#352 asksign asks redundant question

open
nobody
5
2006-07-07
2003-07-11
Stavros Macrakis
No

assume(a*b>0)
assume(a+b>0)

asksign(a*b) => pos (ok)
asksign(a+b) => pos (ok)

asksign(a*b*(a+b))

Is a b positive,negative, or zero?

But it just answered that correctly!

I *am* surprised, I must say, that it doesn't even get is
(equal(a,0)) => false since a*b>0 immediately gives you
a#0 and b#0. For that matter, assume(not equal
(c*d,0)) *does* get is(equal(c,0)) => false.

By the way, with those facts, you can deduce that a>0
and b>0, but that would be a feature request, not a bug
report.

Transcript below.

(C1) assume(a*b>0,a+b>0);
(D1) [a b > 0, b + a > 0]
(C2) asksign(a*b);
(D2) POS
(C3) asksign(a+b);
(D3) POS
(C4) asksign(a*b*(a+b));
Is a b positive, negative, or zero?
pos;
(D4) POS
(C5) is(equal(a,0));
MACSYMA was unable to evaluate the predicate:
EQUAL(a, 0)
-- an error. Quitting. To debug this try DEBUGMODE
(TRUE);)
(C6) assume(not equal(c*d,0));
(D6) [NOT EQUAL(C d, 0)]
(C7) is(equal(c,0));
(D7) FALSE
(C8) facts();
(D8) [a b > 0, b + a > 0, NOT EQUAL(C, 0), NOT
EQUAL(d, 0)]
<< note how it recorded not equal(c*d,0) >>

Maxima 5.9.0 gcl 2.5.0

Discussion

  • Logged In: YES
    user_id=588346

    Hmm. Further experimentation shows that with assume(a*b):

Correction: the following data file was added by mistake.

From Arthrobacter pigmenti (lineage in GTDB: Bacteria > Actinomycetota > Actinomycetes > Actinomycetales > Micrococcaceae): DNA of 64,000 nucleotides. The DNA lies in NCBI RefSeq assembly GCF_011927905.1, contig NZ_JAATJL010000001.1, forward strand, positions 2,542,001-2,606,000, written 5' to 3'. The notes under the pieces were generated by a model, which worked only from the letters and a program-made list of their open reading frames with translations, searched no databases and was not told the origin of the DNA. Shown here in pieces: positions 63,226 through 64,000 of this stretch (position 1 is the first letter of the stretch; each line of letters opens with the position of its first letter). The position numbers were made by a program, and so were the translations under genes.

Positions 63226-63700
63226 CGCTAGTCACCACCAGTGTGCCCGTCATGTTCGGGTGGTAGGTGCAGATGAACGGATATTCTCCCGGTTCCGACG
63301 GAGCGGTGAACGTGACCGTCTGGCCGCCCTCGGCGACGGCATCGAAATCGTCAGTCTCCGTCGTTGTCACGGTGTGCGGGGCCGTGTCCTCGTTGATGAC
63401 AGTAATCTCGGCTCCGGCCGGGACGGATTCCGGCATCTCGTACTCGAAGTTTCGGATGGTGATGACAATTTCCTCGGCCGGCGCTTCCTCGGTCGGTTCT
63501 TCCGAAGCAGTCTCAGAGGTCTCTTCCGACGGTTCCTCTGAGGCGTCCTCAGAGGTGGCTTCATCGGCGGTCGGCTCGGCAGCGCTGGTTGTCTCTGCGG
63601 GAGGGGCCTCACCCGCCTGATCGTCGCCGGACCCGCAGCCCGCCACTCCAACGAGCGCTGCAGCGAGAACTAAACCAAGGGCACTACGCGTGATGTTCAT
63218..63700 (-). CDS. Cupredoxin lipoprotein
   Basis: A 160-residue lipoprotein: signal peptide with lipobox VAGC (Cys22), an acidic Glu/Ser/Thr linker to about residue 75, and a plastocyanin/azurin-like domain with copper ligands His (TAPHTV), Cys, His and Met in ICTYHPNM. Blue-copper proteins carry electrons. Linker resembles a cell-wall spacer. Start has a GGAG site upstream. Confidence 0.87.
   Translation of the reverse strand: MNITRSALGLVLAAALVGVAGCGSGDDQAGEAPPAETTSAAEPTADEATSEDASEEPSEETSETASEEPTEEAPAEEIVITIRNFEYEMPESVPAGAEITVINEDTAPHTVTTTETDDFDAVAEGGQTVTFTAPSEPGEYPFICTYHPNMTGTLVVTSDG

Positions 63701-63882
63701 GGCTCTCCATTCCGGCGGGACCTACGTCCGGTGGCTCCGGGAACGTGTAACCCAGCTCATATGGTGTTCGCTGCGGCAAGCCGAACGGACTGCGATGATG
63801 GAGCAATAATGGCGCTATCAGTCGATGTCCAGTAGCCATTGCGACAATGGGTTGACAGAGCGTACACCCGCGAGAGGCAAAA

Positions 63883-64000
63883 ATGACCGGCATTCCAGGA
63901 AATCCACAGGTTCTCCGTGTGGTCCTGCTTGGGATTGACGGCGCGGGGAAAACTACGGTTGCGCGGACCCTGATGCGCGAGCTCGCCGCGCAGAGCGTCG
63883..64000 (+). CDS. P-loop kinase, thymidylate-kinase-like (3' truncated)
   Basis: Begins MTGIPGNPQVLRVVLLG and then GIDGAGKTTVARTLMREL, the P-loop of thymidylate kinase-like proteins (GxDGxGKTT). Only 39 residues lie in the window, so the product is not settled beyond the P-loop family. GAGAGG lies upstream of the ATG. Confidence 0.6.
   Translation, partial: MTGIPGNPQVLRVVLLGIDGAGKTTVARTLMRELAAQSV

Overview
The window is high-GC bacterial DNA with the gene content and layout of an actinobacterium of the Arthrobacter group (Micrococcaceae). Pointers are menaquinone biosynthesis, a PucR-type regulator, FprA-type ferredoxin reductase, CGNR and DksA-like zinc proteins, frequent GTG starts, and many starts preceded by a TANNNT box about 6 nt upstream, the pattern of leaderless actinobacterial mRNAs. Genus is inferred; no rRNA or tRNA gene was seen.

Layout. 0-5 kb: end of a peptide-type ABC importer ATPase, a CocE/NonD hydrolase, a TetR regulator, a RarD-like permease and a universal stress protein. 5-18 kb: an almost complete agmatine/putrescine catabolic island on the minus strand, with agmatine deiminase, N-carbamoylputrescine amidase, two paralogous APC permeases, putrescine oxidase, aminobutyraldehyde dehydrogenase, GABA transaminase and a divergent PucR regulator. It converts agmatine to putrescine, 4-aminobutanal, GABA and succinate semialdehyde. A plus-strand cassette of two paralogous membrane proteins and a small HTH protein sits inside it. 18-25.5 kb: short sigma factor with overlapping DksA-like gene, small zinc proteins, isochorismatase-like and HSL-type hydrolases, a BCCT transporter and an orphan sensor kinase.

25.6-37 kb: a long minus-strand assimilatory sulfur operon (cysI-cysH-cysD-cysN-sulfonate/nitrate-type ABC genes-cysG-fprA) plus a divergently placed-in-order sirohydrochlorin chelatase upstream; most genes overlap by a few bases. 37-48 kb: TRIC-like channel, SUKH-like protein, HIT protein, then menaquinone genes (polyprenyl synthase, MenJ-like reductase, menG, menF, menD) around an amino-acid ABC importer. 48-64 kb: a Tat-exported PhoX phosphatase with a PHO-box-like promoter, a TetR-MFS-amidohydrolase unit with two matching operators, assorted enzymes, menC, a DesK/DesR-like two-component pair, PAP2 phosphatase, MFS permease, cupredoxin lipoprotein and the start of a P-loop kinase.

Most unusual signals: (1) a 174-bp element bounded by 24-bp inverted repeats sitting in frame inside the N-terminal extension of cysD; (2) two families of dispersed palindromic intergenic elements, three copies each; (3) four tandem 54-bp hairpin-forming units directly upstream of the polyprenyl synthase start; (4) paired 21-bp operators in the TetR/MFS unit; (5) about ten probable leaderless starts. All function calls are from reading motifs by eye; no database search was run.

asksign(a*b*c) asks the sign of a*b*c, not just c
    asksign(a^2*b) asks the sign of a^2*b

    and most surprisingly

    asksign atan(a*b) asks the sign of atan(a*b), not just a*b.
    This one is actually easy to fix: in sign-oddinc, use sign1
    rather than sign.

    The first two cases can be explained by assuming that it
    doesn't check the sign of the a*b subexpression, since it
    doesn't "notice" it as a subexpression. It's not clear how
    you'd fix that: do you really want sign-mtimes to check all
    2^n-n-2 subproducts of a length-n product to see if they're
    in the database? This will rarely be useful and is expensive.
    Perhaps the database needs to keep a list of "terms included
    in products"....

    There are similar issues with sums. Consider assume
    (m>n,n>0); sign(m-n)=>pos, but sign(m-n+1)=>pnz.

    The original problem can probably be solved by re-checking
    the sign of the product of the odds before returning from
    sign1, but you have to be careful to avoid an infinite
    recursion here.

     
  • Robert Dodier
    Robert Dodier
    2006-07-07

    • labels: --> Lisp Core - Assume